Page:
Report No. 29
43. Multiplication of offences.-Recent years have witnessed a growth in the volume of criminal law and the intensive multiplication of offences. Some of the offences with which we are concerned seem to belong to a class which cannot be equated with the class of offences dealt with in the Indian Penal Code. This is an aspect well worth elaboration. We quote the following passage from the Encyclopaedia of Social Sciences1:-
"Treason, murder, certain sexual offences and some serious offences against property are fairly constant in the criminal laws of the world, with relatively similar definitions.
.................In addition to these offences, however, the increasing complexity of social life has led to the creation by the State of a vast number of laws which strike at forms of conduct peculiar to some particular type of social organisation. Roscoe Pound, in his Criminal Justice in America, has found in analysing the criminal laws of Rhode Island that the Revised Public Laws of 1882 defined 50 crimes, while the title of "Crimes and Punishment" of the general laws of 1923 defined 212. More than half of the offences that may be prosecuted by the State and punished by fine and imprisonment or both are contained in special laws passed since 1872, dealing with such problems as the protection of workers, the regulation of motor vehicle traffic, the regulation of selling of securities and of merchandise and the enforcement of liquor prohibition laws...."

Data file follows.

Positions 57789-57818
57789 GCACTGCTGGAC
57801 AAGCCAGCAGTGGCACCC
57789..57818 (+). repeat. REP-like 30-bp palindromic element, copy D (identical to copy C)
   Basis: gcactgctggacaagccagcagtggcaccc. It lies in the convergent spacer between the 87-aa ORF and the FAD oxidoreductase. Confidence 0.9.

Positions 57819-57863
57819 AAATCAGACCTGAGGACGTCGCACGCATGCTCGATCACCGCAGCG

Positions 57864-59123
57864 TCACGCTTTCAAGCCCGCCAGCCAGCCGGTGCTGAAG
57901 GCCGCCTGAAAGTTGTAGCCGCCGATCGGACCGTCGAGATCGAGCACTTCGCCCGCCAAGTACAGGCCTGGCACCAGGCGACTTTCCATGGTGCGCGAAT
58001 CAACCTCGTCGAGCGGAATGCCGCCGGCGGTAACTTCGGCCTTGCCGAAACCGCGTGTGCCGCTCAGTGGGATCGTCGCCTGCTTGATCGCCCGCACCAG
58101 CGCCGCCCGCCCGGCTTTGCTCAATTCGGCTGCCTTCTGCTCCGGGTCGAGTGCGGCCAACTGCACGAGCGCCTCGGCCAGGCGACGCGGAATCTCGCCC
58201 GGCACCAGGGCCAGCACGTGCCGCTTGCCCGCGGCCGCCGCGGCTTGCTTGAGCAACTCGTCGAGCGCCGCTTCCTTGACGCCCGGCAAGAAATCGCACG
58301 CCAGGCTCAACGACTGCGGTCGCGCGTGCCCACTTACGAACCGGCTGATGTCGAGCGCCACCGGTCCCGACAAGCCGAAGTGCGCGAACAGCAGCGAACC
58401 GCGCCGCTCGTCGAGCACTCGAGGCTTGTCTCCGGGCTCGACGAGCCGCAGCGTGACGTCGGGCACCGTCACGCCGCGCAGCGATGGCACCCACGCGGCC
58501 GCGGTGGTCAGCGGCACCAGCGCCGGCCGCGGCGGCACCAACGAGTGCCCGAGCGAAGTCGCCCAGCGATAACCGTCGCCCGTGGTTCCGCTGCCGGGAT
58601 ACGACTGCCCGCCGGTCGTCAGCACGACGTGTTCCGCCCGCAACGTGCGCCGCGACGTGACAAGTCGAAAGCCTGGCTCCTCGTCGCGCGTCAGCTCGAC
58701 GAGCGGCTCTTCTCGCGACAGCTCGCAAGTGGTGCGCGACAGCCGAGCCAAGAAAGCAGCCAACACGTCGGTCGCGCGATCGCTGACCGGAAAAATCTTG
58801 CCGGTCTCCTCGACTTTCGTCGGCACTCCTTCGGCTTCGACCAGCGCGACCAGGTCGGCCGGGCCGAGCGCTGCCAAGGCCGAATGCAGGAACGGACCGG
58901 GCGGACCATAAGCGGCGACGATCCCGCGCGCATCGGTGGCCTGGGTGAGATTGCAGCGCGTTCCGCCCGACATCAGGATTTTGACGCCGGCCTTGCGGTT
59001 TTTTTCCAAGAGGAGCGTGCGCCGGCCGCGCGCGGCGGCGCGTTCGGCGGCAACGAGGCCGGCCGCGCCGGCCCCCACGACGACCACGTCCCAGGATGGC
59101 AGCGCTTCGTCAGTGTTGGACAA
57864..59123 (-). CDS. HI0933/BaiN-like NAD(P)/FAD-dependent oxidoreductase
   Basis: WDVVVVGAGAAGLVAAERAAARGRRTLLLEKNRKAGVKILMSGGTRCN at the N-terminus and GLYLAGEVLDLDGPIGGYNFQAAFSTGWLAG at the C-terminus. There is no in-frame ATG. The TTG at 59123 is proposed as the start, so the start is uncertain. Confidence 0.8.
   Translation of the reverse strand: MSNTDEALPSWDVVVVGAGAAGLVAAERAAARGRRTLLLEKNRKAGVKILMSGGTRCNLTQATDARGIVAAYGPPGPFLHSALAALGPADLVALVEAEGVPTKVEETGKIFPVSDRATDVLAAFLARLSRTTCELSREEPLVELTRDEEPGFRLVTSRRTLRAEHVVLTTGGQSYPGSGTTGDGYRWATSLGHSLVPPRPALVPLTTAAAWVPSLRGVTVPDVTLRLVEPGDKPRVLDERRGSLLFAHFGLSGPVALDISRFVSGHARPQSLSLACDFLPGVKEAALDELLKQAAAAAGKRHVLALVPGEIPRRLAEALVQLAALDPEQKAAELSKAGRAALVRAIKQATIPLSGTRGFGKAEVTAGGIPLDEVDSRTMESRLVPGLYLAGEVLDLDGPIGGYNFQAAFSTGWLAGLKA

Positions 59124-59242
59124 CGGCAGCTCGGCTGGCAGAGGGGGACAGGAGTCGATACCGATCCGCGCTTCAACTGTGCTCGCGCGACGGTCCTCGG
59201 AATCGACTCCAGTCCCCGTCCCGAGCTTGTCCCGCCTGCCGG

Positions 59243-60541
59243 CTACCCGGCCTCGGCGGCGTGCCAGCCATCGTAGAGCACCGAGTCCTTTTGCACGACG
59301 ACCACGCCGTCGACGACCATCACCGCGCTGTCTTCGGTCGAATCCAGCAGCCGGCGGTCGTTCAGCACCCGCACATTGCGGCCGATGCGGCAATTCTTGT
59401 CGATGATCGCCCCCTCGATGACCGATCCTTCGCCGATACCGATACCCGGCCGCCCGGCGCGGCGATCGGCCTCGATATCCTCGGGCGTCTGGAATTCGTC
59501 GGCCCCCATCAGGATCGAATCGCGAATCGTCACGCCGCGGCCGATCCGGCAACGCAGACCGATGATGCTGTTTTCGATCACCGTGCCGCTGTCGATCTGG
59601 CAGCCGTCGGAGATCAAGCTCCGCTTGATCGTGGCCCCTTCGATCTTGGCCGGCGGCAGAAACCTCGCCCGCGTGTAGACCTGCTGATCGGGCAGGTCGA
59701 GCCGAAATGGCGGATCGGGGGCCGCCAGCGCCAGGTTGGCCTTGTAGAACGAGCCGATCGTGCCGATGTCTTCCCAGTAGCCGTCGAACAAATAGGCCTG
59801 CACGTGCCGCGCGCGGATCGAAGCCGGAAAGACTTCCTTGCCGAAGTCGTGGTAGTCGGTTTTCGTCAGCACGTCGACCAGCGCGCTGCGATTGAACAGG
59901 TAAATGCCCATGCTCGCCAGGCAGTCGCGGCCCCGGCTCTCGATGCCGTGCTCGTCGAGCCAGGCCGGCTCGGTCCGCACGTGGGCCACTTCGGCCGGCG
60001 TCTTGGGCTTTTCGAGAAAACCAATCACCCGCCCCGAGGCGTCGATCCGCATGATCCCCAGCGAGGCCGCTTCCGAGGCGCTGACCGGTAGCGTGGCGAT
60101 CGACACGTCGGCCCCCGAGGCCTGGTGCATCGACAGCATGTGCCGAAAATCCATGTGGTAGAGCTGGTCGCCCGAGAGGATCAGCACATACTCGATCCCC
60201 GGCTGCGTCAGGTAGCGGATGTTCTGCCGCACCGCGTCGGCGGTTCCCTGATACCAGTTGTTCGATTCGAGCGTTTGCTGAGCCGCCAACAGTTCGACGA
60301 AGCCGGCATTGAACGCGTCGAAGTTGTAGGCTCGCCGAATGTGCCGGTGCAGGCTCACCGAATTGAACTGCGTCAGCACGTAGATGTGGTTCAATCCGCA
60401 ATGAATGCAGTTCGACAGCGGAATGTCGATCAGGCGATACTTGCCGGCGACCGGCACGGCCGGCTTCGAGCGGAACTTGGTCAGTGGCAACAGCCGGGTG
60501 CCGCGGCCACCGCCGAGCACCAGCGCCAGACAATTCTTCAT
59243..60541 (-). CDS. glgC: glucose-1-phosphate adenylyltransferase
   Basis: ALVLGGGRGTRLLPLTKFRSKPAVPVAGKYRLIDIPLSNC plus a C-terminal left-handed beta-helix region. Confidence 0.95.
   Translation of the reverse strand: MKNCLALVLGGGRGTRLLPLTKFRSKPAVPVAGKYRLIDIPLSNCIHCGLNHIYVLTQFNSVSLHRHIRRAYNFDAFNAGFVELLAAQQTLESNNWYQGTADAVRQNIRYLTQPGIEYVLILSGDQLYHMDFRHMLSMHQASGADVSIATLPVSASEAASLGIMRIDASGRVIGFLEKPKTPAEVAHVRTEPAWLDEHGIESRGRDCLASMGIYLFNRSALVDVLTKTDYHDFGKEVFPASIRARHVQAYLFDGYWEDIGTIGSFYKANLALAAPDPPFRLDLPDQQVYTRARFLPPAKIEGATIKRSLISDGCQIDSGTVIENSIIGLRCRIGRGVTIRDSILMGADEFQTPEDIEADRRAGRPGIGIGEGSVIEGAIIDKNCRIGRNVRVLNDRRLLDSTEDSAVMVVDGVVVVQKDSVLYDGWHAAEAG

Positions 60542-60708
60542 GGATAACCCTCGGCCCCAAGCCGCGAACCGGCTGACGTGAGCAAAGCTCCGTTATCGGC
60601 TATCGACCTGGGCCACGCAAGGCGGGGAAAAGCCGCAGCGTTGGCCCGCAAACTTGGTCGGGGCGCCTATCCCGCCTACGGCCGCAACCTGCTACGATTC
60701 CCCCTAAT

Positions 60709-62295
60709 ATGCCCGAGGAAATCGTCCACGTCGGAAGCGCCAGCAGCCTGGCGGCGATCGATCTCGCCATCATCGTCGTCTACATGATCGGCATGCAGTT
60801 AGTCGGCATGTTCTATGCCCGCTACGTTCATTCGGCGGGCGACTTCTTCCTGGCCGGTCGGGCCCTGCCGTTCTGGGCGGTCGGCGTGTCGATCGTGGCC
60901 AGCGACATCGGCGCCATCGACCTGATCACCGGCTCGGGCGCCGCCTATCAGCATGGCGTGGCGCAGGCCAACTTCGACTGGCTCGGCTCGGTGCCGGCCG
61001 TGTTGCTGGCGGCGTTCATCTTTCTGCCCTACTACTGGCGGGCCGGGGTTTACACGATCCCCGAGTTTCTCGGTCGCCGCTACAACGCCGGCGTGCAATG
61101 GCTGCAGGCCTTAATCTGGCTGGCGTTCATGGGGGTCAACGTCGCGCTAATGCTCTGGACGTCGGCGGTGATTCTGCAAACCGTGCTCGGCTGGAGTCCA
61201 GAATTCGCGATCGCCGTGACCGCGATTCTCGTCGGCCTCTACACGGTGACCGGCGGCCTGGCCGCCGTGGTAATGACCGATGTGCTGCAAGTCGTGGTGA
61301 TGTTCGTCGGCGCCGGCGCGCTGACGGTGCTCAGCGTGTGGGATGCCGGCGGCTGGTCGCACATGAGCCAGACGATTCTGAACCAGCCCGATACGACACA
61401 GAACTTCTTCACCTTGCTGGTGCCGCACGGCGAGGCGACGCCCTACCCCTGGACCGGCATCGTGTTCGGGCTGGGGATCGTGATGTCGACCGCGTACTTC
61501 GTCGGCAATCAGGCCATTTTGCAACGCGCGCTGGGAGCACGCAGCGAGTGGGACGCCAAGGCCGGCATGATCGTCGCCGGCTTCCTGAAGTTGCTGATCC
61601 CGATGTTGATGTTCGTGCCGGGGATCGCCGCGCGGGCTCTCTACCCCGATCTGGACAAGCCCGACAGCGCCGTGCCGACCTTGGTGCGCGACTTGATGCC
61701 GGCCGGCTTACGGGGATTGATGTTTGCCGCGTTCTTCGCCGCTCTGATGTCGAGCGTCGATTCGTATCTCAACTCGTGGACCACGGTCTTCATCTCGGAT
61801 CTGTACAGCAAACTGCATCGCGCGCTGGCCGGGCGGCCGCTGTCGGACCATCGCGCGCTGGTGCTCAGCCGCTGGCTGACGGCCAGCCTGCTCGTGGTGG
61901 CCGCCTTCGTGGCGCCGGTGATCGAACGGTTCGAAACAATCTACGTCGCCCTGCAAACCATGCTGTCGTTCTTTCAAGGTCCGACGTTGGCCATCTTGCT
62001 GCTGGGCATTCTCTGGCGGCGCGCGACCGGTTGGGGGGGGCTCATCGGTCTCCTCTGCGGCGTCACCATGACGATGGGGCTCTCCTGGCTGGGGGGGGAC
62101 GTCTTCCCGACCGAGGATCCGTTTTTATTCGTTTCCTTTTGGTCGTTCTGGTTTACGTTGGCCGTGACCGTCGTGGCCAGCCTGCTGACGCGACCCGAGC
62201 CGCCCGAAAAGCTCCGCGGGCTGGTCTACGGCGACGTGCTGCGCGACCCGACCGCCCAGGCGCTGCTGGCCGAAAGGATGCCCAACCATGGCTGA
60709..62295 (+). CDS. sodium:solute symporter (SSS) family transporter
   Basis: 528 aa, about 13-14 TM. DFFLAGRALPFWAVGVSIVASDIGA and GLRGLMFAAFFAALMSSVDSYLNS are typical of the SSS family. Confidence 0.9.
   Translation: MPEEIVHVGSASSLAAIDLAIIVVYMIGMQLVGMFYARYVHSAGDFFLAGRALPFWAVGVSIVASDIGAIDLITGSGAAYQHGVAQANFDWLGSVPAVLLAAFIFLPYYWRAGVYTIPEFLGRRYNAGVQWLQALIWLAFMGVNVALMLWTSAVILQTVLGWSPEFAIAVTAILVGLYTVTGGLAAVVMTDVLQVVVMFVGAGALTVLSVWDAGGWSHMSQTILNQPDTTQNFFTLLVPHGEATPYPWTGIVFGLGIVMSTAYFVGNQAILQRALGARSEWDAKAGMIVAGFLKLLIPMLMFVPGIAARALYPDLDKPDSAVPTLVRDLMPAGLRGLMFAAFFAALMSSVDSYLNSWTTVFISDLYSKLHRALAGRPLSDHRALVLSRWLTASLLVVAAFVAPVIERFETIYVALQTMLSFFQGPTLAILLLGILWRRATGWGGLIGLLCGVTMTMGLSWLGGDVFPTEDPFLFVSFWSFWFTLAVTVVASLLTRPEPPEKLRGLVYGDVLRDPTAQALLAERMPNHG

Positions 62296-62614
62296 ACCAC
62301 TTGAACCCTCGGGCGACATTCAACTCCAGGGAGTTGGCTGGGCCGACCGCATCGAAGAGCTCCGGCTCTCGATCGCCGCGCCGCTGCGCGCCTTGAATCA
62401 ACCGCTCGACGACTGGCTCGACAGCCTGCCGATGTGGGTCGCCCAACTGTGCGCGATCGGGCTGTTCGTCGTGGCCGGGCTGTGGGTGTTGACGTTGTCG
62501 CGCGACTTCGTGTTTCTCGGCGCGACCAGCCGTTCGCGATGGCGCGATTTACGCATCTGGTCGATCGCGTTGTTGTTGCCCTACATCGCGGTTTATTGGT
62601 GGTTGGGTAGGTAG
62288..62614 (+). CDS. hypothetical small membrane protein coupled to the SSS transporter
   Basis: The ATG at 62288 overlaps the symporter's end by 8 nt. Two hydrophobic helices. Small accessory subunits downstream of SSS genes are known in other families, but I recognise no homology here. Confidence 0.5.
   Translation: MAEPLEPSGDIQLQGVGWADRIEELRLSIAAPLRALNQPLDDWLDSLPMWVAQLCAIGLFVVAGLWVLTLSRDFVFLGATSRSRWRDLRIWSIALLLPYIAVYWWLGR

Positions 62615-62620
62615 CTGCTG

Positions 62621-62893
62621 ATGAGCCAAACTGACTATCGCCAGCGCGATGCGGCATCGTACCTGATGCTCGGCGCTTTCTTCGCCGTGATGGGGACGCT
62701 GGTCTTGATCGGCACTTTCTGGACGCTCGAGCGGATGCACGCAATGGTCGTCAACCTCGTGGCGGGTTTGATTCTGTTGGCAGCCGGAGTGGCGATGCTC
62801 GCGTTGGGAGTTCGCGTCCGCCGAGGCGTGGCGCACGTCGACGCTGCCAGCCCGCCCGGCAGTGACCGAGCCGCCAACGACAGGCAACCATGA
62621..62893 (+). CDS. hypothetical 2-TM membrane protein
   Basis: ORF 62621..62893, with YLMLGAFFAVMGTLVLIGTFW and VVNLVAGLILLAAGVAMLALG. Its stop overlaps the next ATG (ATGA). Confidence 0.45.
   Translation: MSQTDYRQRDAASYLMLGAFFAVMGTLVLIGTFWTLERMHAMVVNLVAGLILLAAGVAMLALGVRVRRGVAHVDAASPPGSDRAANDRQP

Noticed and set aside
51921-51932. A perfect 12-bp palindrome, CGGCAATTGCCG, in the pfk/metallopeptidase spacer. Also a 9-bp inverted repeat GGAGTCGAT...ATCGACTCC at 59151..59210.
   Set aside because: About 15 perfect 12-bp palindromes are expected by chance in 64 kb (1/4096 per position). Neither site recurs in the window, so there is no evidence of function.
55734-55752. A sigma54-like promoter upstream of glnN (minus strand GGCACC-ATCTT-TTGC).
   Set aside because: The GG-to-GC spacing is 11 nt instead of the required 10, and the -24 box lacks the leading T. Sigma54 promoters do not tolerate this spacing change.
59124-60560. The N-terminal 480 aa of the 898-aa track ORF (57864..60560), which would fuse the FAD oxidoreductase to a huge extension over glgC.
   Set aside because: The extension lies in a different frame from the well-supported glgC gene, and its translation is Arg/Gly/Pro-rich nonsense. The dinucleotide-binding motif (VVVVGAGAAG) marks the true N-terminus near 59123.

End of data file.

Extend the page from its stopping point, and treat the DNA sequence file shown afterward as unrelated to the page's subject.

'Only the most serious offences against the law cause a stigma to be attached to the offender. Were it otherwise, the psychic burden of criminality carried by the average community todayshould be immense, for the multipl?cation of legal prohibitions has made it difficult for any one of its members to lead a completely law abiding life.'
1. Encyclopaedia Social Sciences September, 1953 Reprint, Vol 4, pp. 564 to 566.